July 8, 2010 -- Death rates for cancer are continuing a slow but steady decline in the U.S., due mainly to improved efforts at early detection, better treatments, and smoking cessation, the American Cancer Society (ACS) says in a new report.
Death rates for all cancers combined decreased 2% per year from 2001 to 2006 in males and 1.5% annually from 2002 to 2006 in females, the ACS says.
The report says lung, prostate, and colorectal cancers in men and lung, breast, and colorectal cancers in women continue to be the most common fatal cancers, accounting for about half of the total cancer deaths among men and women.
The ACS estimates that prostate, lung, and colorectal cancers will account for 52% of all newly diagnosed cases in 2010 in men. In women, breast, lung, and colorectal cancers will account for 52% of new diagnoses this year.
The ACS estimates that more than 1.5 million new cancer cases -- 789,620 in men and 739,940 in women -- will be diagnosed in 2010. It estimates that 569,490 people will die of cancer this year.
The annual rates of decline might seem small or modest, but they add up to significant drops, David Sampson, spokesman for the ACS, tells WebMD.
Other findings in the report:
- Prostate cancer will account for 28% of the new cases of cancers in men.
- Breast cancer is expected to account for 28% of all new cases in women.
- Cancer incidence rates decreased in men 1.3% per year from 2000 to 2006, and 0.5% in women annually from 1998 to 2006.
- Lung cancer incidence rates have been declining 1.8% annually in men since 1991 and appear to be leveling off in women after increasing for decades.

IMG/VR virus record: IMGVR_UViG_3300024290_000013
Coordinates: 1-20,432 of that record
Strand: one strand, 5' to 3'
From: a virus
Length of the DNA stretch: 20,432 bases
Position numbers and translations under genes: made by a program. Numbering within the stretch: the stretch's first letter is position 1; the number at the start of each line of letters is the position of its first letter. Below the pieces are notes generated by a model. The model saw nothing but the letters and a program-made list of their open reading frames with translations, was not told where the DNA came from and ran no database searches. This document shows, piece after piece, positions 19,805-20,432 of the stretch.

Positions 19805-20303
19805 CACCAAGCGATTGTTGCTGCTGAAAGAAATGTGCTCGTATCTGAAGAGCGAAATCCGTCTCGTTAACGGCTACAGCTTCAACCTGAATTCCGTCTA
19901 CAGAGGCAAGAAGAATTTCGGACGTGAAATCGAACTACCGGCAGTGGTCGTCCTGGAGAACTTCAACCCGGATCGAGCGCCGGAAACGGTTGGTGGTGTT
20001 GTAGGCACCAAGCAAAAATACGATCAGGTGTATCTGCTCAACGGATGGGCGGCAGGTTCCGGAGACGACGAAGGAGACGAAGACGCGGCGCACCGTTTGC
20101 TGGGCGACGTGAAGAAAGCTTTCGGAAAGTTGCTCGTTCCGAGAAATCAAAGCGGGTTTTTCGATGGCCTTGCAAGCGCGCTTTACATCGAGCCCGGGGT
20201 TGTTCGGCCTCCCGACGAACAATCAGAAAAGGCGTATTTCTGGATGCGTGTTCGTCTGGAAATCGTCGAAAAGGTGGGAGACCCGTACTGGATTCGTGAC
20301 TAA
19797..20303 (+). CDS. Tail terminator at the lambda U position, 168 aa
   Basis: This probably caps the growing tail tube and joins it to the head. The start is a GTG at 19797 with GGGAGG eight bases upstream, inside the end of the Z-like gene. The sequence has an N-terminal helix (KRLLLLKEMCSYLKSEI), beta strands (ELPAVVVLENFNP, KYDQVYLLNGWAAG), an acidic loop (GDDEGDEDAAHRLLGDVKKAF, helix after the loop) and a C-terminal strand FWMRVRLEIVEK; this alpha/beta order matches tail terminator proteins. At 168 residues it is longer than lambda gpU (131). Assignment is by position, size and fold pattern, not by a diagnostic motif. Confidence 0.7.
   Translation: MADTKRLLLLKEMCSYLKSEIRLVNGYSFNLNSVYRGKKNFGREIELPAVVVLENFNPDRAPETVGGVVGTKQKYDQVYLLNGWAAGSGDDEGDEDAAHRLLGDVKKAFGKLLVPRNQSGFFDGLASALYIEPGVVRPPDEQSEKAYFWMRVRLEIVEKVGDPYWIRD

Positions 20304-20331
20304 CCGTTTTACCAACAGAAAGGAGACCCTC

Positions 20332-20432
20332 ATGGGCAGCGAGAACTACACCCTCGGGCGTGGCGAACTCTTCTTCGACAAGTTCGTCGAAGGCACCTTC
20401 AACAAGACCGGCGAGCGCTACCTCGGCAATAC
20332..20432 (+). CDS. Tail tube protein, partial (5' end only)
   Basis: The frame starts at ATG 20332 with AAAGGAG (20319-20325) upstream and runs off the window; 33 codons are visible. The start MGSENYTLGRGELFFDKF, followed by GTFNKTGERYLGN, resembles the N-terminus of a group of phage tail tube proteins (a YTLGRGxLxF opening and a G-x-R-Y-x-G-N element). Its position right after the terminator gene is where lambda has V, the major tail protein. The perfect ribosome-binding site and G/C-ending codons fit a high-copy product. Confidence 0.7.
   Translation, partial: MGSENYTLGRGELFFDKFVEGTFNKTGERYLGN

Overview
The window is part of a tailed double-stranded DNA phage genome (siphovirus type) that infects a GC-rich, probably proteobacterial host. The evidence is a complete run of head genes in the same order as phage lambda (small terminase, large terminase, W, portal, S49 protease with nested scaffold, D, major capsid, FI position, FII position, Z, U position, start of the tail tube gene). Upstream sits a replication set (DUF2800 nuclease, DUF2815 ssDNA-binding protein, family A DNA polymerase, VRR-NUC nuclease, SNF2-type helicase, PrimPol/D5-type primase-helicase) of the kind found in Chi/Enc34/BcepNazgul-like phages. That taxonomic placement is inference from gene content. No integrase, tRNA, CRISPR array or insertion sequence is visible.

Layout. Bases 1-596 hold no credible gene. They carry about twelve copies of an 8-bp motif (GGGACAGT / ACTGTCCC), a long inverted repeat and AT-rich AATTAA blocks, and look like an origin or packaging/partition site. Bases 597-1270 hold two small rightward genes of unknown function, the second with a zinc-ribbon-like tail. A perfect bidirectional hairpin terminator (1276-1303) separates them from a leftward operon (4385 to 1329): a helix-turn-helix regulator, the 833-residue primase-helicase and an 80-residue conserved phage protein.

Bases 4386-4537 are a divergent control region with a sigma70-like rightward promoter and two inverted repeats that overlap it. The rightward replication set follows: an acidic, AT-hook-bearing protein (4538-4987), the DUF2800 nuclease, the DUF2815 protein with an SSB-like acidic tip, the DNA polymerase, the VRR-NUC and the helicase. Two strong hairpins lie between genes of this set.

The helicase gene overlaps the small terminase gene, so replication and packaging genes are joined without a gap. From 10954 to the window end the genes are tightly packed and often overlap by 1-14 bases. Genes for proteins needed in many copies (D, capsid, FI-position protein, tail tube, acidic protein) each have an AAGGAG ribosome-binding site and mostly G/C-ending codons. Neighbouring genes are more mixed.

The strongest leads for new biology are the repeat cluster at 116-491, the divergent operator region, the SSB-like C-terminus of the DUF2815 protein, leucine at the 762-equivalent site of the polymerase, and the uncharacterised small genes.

- Colorectal cancer incidence rates dropped markedly from 1998 through 2006, by 3% annually in men and 2.2% in women.
- Lung cancer will remain the leading cause of cancer death in men and women, followed by prostate cancer for men and breast cancer for women.
Building on Past Success
"This report is yet more proof that we are creating a world with more birthdays," says John R. Seffrin, PhD, chief executive of the ACS. "We will build on our progress in the fight against cancer through laws and policies that increase access to cancer prevention, early detection and treatment services, and with a sustained federal investment in research designed to find breakthroughs in the prevention and treatment of the most deadly forms of cancer."
The numbers come from Cancer Statistics 2010, published online in CA: A Cancer Journal for Clinicians.
The report also says that:
- Cancer is the second leading cause of death among children between ages 1 to 14, after accidents.
- The five-year relative survival rate among children for all cancers combined improved from 58% for patients diagnosed in 1975 to 1977 to 81% for those diagnosed in 1999-2005.
The ACS says a decline in cancer mortality rates over the past 16 years has averted more than 767,000 deaths.
"Not all of this was due to some remarkable breakthrough in medical treatment, although some of it certainly is due to better cancer care," writes Leonard Lichtenfeld, MD, MACP, deputy chief medical officer of the national office of the American Cancer Society, on his blog.
"Much of it has to do with stopping smoking, or not starting for that matter, especially among men," he writes. "Much of it has to do with better screening and early detection of breast and colorectal cancer, and perhaps prostate cancer. Some of it may have to do with lifestyle changes, such as increased awareness of the importance of exercise and diet in reducing cancer risk."